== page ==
Understanding Your Camera’s Sensor

The camera sensor is where all the magic happens. The sensor is where the light hits the photosensitive pixels to create and save our images. Each camera has a different size and type of sensor.

The surface of the camera’s sensor is made up of a thousand of photosites. When light hits each one of these photosites, a filter determinate what color the light is, other photosites talk to each other and in a flash work with the CPU in the camera to determinate what color each photosite should be and how light or dark it is based on the settings you have chosen for exposing, then we have a saved image.

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All camera’s sensors aren’t made equally. Different cameras will have different sizes:

  • Full frame (36mm x 24mm). A full frame camera means a sensor is the size of a 35mm frame. 35mm being the size of most common sizes film used in film photography back in the day, this is going to be the biggest and most expensive sensor size in the prosumer camera world.
  • Cropped or APS-C. This sensor is a bit smaller than the full frame and is used in a lot of smaller DSLR and mirrorless cameras. It tends to be a little bit cheaper and generally has less megapixels then a full frame camera.
  • Micro four This is a bit smaller than the APS-C size sensor and is common in companies like Olympus and Panasonic.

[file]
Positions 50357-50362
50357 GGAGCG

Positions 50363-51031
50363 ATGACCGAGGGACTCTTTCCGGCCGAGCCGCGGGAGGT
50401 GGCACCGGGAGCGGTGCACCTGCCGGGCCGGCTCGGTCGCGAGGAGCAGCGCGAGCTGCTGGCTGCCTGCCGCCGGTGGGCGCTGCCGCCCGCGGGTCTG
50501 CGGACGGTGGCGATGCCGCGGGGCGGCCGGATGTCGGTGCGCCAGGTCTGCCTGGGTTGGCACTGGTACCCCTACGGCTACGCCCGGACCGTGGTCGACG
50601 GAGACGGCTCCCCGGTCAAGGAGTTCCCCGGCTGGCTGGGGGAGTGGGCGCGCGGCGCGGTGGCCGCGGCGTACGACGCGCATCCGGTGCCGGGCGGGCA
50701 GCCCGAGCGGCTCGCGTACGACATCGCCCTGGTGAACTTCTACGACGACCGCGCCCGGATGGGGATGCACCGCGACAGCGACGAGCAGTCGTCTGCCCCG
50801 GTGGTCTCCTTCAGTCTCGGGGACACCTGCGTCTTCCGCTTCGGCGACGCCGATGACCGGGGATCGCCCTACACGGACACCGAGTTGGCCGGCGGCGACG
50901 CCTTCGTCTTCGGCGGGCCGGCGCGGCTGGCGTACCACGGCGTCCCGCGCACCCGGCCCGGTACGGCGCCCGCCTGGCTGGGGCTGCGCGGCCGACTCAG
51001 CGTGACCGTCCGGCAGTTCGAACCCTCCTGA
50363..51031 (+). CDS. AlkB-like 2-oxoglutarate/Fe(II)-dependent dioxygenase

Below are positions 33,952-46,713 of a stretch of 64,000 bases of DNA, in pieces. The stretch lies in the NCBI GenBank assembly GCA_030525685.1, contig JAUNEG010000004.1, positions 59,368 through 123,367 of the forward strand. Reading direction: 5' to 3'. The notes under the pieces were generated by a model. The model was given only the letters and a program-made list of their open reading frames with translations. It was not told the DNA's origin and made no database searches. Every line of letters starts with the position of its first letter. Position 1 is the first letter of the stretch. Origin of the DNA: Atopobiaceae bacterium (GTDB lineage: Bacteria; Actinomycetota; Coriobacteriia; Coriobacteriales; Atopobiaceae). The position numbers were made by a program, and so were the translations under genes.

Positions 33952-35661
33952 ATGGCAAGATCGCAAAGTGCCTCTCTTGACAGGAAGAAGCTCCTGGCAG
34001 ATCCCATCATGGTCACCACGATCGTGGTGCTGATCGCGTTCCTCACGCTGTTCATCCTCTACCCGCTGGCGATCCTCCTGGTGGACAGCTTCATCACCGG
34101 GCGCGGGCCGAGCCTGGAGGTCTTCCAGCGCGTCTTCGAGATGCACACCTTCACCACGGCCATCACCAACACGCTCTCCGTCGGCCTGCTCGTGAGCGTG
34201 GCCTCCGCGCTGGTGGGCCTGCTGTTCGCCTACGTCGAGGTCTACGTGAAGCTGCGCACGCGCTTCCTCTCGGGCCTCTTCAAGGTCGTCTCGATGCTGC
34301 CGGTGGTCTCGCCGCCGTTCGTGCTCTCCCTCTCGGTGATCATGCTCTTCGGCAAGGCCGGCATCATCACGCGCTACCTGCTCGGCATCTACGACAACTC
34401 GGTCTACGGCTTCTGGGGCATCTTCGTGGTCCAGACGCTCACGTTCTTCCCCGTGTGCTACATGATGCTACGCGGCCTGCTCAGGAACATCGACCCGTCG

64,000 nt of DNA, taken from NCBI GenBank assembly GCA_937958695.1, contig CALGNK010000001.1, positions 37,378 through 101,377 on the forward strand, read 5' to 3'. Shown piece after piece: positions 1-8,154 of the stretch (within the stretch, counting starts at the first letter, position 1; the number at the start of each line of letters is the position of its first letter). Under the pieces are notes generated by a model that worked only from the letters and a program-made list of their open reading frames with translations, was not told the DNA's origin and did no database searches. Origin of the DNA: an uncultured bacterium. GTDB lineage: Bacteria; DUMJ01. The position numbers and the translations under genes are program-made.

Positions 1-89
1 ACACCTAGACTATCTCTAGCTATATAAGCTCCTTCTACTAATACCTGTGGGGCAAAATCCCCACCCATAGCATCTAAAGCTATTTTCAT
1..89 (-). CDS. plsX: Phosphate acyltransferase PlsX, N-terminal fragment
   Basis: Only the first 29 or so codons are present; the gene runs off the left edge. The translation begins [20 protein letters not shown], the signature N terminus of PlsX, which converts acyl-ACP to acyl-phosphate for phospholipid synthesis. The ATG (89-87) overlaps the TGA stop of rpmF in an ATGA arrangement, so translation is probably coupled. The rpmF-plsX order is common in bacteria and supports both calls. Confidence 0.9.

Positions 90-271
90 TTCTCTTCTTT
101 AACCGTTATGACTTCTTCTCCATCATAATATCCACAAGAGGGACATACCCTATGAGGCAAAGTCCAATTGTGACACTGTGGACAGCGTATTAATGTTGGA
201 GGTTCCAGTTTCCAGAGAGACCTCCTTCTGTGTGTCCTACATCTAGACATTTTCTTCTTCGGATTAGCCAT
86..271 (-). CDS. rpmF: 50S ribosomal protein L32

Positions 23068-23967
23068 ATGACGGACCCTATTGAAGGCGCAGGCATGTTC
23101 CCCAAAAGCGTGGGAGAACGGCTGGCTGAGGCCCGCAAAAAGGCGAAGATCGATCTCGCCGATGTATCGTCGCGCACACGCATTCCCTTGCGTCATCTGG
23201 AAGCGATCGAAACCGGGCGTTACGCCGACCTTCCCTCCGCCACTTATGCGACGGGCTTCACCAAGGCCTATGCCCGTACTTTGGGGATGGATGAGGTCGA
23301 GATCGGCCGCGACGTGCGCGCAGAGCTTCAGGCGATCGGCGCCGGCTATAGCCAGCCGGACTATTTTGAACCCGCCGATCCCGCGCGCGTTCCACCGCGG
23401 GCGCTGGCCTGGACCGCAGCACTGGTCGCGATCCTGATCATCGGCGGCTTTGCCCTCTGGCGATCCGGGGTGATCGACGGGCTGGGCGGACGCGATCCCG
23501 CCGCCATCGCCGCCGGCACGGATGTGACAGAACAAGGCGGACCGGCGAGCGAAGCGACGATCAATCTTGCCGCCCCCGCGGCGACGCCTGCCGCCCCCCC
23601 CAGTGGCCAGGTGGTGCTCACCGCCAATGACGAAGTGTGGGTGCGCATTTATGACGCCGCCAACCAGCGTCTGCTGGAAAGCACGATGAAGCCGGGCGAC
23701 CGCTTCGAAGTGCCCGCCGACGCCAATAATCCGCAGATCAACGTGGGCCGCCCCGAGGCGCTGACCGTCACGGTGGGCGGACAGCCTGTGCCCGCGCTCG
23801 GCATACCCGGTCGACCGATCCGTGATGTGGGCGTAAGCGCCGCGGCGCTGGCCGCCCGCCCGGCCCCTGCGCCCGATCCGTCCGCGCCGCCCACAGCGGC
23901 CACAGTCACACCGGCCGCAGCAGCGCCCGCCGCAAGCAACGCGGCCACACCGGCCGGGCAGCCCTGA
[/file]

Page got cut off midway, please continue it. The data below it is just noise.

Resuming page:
• One inch (1”) or one third sensors are very small and are normally found in point and shoot cameras and cellphones.

There is also a relationship between sensor size and focal length. An easy way to understand this is with a small sensor, such is a cropped sensor, it is literally cropping the image which result in a more telephoto or a zoomed in shoot.

Which one should I choose?

Typically, full frame sensors are used by most professional photographers the reason being that the size of the sensor itself allows for better performance in low light. The larger the sensor, the easier it is for it to collect light. It also helps with the depth of field. The aesthetic of your subject in focus and lots of backgrounds out of focus is archived better with a larger sensor. Finally, if you are planning on printing large photos or cropping in, the larger full frame sensor will allow you to do that more easily without a lot of loss in quality because they use more pixels.

An APS-C sensor is typically cheaper, smaller and light-weight which is why most photographers will choose to use it. It will still produce excellent images although the megapixel is a bit lower. Crop sensors are great for travel and will allow your camera to be smaller, making all the components smaller and easier to care.

The smaller the sensor gets the lower quality and ability to capture in low light will be. This is one of the biggest throwbacks using point-and-shoot and smartphones. Although as technology gets better and better, smartphone sensors have gotten better as well.

Continue to lesson 40: Understanding photo resolution